EVERY JOURNEY BEGINS WITH THE FIRST STEP…
Some participants arrived in New York expecting a difficult meeting with an agenda fraught with sensitive issues, such as bioprospecting and high seas protected areas, and the fear that bottom trawling would dominate the debate. Others had low expectations, especially given that the outcome would be a non-negotiated Co-Chairs’ summary of trends and options. At the end of the week, the vast majority left the UN building positively surprised that work had been concluded by lunchtime on Friday, rather than at midnight following the UNICPOLOS tradition. Participants were also fairly pleased that a non-negotiated outcome and the informal setting of the Working Group helped achieve more progress than was expected.
Countries will need to discuss further, and at length, the need for a new UNCLOS implementation agreement, the establishment of high seas MPAs and the legal regime for marine genetic resources. However, the spirit of cooperation that was palpable during the week reflects a shared understanding of the complexity of the problems and a willingness to address them.
This meeting can probably be seen as the first step of a journey into the intricacies of deep sea biodiversity, given the desire expressed by many to continue the process and convene again in the same format. When the 61st session of the General Assembly considers the Co-Chairs’ report, and particularly the possibility of a future process, delegates will need to discuss increased participation of relevant international organizations, particularly those notable for their absence in the Working Group, such as IMO, FAO and major RFMOs. They will also need to look into ways to “focus discussions,” perhaps by framing the agenda in terms of overarching principles, as suggested by Co-Chair Burgess, to cut across the various threats to marine biodiversity and the numerous tools for its conservation and sustainable use. Now that the first step has been taken, many pointed out the importance of completing this journey as time may be running out for deep sea biodiversity.
13TH OCEAN SCIENCES MEETING: This meeting will take place from 20-24 February 2006, in Honolulu, Hawaii. For more information, contact: AGU Meetings Department; tel: +1-800-966-2481, ext. 333 or +1-202-777-7333; fax: +1-202-328-0566; e-mail: [email protected]; internet: http://www.agu.org/meetings/os06/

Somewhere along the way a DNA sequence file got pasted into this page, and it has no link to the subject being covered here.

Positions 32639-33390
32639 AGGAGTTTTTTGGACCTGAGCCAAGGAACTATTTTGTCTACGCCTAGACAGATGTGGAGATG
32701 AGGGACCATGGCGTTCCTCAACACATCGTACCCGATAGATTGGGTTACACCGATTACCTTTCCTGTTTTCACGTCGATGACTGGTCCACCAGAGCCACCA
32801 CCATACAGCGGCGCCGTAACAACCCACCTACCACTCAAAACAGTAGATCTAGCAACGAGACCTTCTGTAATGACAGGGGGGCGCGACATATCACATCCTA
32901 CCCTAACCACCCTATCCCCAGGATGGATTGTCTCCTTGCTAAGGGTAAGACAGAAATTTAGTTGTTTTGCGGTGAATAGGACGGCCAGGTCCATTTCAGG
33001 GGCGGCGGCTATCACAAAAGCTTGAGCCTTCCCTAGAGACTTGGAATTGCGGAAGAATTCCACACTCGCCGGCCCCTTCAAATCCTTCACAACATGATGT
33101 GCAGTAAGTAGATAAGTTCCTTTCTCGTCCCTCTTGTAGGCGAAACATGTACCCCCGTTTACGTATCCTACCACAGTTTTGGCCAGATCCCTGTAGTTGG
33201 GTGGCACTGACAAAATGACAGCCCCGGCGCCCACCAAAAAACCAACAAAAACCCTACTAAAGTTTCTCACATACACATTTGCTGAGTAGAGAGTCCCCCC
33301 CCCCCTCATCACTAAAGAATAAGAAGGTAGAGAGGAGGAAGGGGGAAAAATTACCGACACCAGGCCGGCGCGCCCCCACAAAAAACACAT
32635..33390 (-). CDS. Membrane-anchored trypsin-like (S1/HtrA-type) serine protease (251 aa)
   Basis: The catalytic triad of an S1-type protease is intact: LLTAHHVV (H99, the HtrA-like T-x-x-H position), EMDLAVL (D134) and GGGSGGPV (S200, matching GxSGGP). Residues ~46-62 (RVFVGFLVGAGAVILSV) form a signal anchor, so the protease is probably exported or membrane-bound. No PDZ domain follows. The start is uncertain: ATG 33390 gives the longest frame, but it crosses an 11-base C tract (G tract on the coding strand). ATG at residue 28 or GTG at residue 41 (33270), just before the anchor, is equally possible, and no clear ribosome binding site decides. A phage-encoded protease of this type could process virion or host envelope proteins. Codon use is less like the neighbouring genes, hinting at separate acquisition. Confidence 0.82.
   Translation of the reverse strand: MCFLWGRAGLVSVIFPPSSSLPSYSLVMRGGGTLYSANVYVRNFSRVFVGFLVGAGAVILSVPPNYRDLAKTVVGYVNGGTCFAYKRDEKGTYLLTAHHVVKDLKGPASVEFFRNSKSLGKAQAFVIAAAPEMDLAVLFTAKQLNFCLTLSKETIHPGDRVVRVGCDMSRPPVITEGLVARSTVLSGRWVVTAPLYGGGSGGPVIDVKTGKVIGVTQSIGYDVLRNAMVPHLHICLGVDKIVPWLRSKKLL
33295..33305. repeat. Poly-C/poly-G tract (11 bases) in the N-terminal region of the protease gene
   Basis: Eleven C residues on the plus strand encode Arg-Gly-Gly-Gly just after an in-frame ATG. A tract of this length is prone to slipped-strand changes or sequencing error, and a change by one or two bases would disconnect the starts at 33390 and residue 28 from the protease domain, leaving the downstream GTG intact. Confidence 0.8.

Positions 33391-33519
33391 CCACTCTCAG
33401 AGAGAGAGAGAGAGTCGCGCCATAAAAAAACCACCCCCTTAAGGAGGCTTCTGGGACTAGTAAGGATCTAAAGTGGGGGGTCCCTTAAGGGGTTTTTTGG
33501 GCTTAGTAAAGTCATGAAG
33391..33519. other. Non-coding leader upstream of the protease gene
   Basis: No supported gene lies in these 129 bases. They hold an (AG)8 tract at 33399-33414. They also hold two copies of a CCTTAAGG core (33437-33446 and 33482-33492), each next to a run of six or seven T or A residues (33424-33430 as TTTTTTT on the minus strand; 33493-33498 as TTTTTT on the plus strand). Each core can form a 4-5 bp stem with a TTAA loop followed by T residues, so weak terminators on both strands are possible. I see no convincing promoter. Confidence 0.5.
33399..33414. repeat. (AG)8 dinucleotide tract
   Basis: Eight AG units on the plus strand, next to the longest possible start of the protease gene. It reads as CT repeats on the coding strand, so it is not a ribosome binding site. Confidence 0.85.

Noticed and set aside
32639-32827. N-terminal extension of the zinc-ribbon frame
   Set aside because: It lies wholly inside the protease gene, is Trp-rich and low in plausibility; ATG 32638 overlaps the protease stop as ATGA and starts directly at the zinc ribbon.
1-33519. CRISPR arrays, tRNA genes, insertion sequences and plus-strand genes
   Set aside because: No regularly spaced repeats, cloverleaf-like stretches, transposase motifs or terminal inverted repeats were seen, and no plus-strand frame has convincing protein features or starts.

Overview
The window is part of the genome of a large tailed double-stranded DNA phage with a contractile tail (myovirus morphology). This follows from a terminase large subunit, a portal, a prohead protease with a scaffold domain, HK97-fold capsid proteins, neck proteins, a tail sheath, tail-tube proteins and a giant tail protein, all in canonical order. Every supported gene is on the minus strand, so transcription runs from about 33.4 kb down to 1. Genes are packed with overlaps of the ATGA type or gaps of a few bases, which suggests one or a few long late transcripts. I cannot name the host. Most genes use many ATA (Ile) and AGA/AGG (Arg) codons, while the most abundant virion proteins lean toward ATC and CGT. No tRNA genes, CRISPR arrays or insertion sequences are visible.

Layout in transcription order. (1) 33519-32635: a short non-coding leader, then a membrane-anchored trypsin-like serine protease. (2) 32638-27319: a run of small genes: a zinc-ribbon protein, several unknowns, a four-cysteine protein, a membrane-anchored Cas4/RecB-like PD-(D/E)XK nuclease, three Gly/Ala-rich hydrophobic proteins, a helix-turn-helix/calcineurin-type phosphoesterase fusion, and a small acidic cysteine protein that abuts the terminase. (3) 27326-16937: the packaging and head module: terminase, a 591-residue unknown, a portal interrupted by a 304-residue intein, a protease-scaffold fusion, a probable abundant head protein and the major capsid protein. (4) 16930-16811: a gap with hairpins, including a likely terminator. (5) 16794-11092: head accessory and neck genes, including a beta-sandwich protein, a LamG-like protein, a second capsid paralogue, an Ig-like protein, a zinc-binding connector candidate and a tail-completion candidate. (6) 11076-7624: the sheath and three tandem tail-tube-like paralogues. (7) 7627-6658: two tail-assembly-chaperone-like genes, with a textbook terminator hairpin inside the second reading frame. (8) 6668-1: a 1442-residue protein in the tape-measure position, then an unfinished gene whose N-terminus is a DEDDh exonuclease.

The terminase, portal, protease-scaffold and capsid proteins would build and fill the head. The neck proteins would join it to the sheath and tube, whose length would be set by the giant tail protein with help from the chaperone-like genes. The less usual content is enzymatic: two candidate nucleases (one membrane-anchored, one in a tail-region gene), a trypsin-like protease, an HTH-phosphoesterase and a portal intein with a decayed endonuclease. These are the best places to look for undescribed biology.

SHARING THE FISH CONFERENCE 2006: This conference will be held from 23 February to 2 March 2006, in Perth, Australia. Organized by the Western Australian Department of Fisheries in cooperation with the FAO, this conference will focus on resource allocation and the sustainability of fisheries and will provide a neutral forum for the multi-disciplinary discussion of the elements of effective allocation of fisheries resources to ensure their sustainability. For more information, contact: Conference Secretariat; tel: +61-8-9387-1488; fax: +61-8-9387-1499; e-mail: [email protected]; internet: http://www.fishallocation.com.au/
WORLD MARITIME TECHNOLOGY CONFERENCE: This conference, organized by the Institute of Marine Engineering, Science and Technology (IMarEST), will take place from 6-10 March 2006, in London, UK. Conference themes will include: biodiversity of submarine reefs; eco-security: exotic species translocation; food security; climate change effects on reefs; and oceans policy. For more information, contact: IMarEST Events Department, tel: +44 (0)20-7382-2655; fax: +44 (0)20-7382- 2667; e-mail: [email protected]; internet: http://www.wmtc2006.com
EXPERT WORKSHOP ON PROTECTED AREAS: This workshop will be held on 17-18 March 2006, in Curitiba, Brazil. For more information, contact: CBD Secretariat; tel: +1-514-288-2220; fax: +1-514-288-6588; e-mail: [email protected]; internet: http://www.biodiv.org/doc/meeting.aspx?mtg=PAWS-01
CBD COP-8 AND BIOSAFETY COP/MOP-3: The eighth meeting of the CBD Conference of the Parties is scheduled to meet from 20-31 March 2006, in Curitiba, Brazil. This meeting will be preceded by the third meeting of the Conference of the Parties serving as the Meeting of the Parties to the Biosafety Protocol, which will convene from 13-17 March 2006. For more information, contact: CBD Secretariat; tel: +1-514-288-2220; fax: +1-514-288-6588; e-mail: [email protected]; internet: http://www.biodiv.org/meetings/default.aspx